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As with many other European cities, Antwerp does not lack a St. James' sanctuary. In 1431, then outside the city walls, a guesthouse for Northern European pilgrims on the way to the tomb of the apostle St. James in Santiago de Compostela stood here. At the end of the 15th century a small modest chapel was constructed. Only 15 years later when it became a parish church it was substituted with the present-day church in Brabant gothic style. The architects were father and sons de Waghemakere and Rombout Keldermans. Following a universal need for recognition of "bigger and higher" the builders planned (only) one tower that (however) had to overshadow the tower of the Church of Our Lady. Eventually only a third of the approximate 165m high dream was realized; however this does not make the little houses round about any less "minuscule".


In the second half of the 16th century everything went its normal way: Iconoclasm, a short-lived "co-habitation" of Catholics and Protestants; Calvinistic preponderance and then a return to Catholic liturgy in 1585. The first half of the 17th century (in high baroque!) they worked on the construction of the eastern part in the gothic style. The grave chapel of the baroque master of Antwerp, P. P. Rubens, too, is gothic. A chapter was founded, a (collegiate?) group of canons; hence the name of collegiate church. The canons unite to sing the daily prayers in confraternity (in the choir stalls). Many craftsmen and wealthy magistrates were responsible for the particular opulence of furniture (a number of altars, like the one of the attorneys (see their page) Lien externe), ornaments - mostly epitaphs -, and also the materials (an exceptional amount of different sorts of marble). Apparently Pope Clement XI got wind of it and bestowed the title of a "famous church" upon St. James'; a title which is not likely to be left out here...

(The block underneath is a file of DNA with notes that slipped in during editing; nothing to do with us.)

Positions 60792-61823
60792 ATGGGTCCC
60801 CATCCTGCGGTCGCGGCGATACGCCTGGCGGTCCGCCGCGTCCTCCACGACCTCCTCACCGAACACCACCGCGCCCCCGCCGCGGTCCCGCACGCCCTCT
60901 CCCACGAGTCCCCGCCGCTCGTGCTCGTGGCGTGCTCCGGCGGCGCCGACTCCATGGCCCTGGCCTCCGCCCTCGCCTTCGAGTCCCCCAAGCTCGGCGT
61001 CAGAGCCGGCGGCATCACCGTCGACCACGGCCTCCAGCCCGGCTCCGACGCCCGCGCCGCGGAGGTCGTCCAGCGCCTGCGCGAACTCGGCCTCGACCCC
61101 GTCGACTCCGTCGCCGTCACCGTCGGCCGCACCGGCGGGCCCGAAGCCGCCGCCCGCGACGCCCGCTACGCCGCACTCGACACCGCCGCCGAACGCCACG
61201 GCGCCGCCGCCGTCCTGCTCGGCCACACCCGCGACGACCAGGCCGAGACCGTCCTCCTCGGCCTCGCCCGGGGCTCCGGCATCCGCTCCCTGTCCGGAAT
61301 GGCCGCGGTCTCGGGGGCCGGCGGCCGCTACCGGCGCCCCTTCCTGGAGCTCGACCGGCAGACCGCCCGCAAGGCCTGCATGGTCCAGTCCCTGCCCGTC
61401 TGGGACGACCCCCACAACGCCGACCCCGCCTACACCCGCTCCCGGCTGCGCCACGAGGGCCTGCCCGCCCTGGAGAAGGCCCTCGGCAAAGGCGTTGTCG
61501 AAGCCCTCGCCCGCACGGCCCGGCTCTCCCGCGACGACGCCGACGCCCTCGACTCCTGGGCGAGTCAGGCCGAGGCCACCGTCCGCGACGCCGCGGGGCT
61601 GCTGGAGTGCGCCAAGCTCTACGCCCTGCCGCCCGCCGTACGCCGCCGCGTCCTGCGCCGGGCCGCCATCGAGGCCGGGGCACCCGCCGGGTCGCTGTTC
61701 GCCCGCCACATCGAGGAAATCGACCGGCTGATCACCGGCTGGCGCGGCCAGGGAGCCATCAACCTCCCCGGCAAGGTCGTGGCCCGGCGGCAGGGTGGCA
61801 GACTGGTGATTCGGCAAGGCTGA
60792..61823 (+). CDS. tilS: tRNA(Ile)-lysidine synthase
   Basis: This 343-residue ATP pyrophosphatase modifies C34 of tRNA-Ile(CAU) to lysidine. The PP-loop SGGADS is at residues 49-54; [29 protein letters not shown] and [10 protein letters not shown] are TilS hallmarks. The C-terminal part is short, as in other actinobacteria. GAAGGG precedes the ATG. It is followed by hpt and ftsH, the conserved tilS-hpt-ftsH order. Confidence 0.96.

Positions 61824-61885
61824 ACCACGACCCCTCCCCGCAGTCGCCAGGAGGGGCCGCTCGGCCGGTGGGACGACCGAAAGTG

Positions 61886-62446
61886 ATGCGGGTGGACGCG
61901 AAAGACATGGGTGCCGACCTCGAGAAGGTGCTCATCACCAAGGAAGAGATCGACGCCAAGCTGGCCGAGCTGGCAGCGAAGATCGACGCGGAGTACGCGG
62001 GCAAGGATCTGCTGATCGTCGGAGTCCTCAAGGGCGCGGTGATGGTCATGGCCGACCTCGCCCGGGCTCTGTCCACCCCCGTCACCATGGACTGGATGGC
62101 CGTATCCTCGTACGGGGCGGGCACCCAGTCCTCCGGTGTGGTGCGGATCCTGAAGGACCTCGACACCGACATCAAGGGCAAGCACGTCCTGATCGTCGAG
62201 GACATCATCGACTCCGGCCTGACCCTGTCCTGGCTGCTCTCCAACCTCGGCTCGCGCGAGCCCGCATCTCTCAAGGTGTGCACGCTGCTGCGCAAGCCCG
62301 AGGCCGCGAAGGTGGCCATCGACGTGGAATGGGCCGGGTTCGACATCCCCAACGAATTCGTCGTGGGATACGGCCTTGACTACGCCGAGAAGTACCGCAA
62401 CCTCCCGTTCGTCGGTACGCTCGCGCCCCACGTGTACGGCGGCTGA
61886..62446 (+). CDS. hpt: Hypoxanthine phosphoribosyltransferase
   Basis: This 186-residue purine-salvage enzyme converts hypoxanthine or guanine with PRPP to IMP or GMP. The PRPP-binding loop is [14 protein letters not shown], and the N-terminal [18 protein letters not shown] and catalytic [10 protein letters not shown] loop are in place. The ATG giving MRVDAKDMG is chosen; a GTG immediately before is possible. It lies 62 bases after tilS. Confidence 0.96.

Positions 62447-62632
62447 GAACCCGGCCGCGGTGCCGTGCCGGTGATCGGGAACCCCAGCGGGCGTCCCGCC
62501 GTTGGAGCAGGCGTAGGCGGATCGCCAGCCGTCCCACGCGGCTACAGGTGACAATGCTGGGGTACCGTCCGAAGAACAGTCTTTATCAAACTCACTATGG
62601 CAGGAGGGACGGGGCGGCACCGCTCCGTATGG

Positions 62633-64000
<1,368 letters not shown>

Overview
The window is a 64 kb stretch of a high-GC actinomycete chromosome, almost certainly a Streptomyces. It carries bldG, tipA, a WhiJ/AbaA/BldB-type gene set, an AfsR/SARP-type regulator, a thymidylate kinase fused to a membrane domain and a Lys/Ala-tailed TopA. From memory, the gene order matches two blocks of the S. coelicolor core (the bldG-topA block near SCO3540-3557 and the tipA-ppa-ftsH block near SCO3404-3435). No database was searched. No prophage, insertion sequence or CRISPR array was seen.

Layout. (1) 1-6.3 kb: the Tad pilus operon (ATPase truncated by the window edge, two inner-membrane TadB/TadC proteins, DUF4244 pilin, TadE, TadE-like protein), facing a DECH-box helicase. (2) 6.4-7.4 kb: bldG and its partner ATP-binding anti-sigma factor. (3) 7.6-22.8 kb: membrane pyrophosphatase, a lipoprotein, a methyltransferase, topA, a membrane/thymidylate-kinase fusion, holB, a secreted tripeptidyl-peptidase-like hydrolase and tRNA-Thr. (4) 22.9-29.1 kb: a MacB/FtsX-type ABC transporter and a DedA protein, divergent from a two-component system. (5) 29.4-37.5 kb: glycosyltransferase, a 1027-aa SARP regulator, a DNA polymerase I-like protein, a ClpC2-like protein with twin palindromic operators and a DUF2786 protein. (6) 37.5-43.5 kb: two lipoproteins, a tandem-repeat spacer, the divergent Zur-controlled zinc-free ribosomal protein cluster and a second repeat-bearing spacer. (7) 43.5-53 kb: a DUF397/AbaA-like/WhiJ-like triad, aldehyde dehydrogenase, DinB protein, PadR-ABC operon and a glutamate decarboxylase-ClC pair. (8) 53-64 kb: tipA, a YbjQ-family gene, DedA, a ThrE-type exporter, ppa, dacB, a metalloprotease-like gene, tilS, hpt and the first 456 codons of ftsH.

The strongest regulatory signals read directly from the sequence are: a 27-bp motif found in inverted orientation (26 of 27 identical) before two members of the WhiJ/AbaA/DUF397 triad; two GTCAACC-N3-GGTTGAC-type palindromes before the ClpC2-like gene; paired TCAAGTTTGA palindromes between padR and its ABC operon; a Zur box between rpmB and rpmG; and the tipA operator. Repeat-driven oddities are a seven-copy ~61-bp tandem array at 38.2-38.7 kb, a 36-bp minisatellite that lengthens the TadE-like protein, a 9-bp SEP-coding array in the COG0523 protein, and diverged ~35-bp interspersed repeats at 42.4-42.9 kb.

When the French had Antwerp in their grip, the customary scenario of closure and sale was avoided thanks to a priest who swore loyalty to the Republic. In fact it is thanks to this form of collaboration that St. James' church was able to keep its unbelievably rich patrimony...


The apostle James the Greater
James was - together with his brother John - among the first apostles who were called by Jesus, after Peter and Andrew. Zebedee and his two sons James and John were repairing their nets on Lake Tiberias when Jesus passed by. After he first called the siblings Peter and Andrew, Jesus then addressed those two brothers who quickly accepted the invitation.